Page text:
Fiercely liberal Monica Remy prefers to blend in. Despite her tattoos, piercings, and outspoken personality, she transferred to Central to escape—before she finds out that her next door neighbor is the uber conservative governor’s son, Trey Chapman.
No matter how hard she tries to avoid Trey, he still finds a way to get under her skin. Monica can’t stand his crisp white shirts or his staunch views on women. But she can’t help counting every freckle on his face and wondering what it would feel like to have him stop talking politics and kiss her.
A class debate project forces the unlikely pair to work together, and the political lines are blurred in late-night make out sessions. But despite their fiery chemistry, Trey’s politics threatens to smother their relationship for good.
Overall Rating: 3/5 — This was an interesting new adult novel but I think it fell short of what could’ve been a very substantial story.
I honestly didn’t like how this story started. But I’m glad that I forged on and continue reading anyway because the story did pick up somewhere in the middle. I guess I was kinda surprised with how fast Trey and Monica’s relationship developed and how easily Monica caved into Trey’s charms. I would’ve thought that she would give him a much harder time than that given their back and forth political banter and debate, but I guess if a guy did pester you relentlessly and shower you with dozens of red roses, there’s just so much your strong will can take. One of the things that really griped me was the usage of very formal language and that whole “Miss Remy” thing. Because of all those, I didn’t feel much heart at the beginning of the story.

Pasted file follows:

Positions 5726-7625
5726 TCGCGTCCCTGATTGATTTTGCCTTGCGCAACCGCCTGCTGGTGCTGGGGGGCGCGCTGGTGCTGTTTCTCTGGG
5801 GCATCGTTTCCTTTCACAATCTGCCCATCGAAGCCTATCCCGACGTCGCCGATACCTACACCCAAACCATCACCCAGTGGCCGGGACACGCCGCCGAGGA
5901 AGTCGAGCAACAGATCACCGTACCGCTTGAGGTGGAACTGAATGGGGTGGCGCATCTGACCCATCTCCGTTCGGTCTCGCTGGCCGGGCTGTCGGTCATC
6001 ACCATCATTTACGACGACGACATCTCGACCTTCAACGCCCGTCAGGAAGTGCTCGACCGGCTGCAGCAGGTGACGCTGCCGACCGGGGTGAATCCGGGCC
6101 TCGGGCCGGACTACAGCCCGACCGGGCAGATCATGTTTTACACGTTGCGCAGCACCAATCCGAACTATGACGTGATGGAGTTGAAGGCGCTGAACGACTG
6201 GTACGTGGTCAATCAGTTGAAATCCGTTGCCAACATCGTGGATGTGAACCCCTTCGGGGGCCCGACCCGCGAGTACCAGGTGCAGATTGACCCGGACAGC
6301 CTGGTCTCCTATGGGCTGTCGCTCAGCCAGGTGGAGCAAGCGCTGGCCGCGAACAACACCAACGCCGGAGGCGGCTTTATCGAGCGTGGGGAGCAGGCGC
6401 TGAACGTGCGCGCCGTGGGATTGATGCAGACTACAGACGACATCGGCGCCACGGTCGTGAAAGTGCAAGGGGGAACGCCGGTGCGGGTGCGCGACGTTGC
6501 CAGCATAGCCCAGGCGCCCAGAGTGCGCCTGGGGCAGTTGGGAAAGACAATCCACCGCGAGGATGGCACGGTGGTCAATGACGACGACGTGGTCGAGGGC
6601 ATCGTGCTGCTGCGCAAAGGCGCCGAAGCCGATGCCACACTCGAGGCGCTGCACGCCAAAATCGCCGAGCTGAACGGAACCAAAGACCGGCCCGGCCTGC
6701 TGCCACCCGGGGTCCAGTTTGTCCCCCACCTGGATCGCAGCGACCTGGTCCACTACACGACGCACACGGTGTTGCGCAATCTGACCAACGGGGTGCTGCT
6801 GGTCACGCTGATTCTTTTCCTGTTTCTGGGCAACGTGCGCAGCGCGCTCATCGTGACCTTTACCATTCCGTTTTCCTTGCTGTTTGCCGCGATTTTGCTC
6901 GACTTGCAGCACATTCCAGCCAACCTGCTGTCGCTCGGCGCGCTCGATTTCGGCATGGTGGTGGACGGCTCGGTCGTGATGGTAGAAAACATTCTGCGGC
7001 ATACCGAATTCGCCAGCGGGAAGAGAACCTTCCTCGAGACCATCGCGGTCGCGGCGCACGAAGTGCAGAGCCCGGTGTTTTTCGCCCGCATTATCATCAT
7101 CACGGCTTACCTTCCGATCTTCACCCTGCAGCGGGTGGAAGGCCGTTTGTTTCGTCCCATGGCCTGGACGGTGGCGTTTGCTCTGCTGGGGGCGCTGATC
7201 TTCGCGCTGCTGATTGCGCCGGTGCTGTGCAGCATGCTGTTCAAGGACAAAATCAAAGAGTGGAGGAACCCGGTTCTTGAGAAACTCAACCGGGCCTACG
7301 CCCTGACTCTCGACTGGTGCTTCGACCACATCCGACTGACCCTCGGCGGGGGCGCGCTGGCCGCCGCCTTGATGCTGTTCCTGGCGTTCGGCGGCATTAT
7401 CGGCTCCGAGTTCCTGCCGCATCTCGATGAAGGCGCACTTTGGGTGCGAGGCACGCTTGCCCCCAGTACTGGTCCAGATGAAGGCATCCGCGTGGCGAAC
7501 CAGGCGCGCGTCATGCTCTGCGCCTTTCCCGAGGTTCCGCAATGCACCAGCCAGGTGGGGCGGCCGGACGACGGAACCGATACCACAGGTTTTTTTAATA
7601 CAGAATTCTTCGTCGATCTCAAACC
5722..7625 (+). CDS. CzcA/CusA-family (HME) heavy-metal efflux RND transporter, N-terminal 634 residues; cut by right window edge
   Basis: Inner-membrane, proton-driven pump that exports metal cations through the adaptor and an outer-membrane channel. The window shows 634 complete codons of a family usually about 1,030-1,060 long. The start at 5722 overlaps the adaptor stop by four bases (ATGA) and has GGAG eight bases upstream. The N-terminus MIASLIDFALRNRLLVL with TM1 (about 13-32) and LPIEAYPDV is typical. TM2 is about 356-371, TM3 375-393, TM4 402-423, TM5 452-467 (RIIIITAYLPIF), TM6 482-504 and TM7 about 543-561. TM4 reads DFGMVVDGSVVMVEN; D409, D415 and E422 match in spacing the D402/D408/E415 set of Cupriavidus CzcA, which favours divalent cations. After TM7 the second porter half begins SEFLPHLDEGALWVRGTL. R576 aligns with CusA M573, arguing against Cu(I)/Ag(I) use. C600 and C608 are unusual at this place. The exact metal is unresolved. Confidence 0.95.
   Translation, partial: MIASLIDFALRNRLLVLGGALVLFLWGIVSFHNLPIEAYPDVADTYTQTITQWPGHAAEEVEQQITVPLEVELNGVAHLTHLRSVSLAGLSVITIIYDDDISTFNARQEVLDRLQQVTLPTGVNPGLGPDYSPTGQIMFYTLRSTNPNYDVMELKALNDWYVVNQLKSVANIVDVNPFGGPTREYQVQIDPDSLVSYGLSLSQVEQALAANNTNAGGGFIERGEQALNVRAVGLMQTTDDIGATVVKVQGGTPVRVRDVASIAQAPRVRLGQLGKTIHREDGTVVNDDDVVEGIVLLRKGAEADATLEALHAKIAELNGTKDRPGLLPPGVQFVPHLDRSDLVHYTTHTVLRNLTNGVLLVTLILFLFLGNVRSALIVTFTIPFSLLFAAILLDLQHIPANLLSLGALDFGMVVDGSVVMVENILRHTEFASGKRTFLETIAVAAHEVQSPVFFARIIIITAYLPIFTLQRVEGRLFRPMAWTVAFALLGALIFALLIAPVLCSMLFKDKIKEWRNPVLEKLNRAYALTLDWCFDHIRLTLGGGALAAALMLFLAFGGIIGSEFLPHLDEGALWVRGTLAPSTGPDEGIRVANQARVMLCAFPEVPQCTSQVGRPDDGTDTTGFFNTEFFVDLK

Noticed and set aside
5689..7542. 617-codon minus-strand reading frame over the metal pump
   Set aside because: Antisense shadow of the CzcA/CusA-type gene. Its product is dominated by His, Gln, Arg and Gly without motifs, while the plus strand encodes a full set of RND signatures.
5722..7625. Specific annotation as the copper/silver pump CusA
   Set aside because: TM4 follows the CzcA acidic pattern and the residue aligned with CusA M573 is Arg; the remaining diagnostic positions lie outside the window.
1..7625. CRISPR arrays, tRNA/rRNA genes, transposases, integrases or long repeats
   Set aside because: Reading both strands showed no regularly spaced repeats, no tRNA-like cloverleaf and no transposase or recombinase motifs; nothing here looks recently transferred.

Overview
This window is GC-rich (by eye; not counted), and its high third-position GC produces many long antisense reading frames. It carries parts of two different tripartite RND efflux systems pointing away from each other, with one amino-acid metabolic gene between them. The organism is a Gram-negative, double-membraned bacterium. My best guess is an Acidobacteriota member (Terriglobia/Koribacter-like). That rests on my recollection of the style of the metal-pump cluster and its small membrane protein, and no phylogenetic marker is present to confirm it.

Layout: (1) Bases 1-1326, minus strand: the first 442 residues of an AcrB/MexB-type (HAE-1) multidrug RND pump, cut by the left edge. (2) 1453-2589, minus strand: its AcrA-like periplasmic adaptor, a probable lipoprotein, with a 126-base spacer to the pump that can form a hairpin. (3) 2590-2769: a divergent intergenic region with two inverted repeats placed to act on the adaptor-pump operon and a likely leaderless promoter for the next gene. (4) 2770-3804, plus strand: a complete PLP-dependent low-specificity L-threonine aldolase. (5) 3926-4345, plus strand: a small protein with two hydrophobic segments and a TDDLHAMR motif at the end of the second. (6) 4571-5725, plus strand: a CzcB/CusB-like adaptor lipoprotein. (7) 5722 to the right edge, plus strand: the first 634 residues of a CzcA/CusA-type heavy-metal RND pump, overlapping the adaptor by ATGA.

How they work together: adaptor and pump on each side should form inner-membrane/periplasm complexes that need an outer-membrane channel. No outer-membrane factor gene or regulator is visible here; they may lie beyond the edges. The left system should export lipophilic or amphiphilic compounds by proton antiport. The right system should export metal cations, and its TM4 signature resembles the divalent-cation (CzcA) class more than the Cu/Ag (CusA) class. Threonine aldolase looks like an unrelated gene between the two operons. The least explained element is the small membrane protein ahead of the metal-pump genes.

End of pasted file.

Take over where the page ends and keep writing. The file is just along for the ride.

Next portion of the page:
Thank goodness the story did develop and progress, especially during Trey and Monica’s visit to the governor’s house. I loved the moments when Trey seemed more like a sweet boyfriend than a governor’s son to Monica. For some reason, I especially loved their big fight. I think it brought out all the issues in the story, wherein how their different strong views on politics played into their personal relationship. Monica also did a good job of being truthful to Trey early on instead of delaying and skirting away from the issue till it became a huge problem for them. Of course, Trey handled it perfectly as well.
Even though I would’ve wanted for them to have their huge debate in the end, I really enjoyed their arguments early on with regards to contraception especially because it’s such a huge issue in my country right now as well. I think they both gave clear and concise arguments but in the end, it will all really boil down to giving women the choice. And in my honest opinion, that conclusion was really the best thing that I got from reading this novel.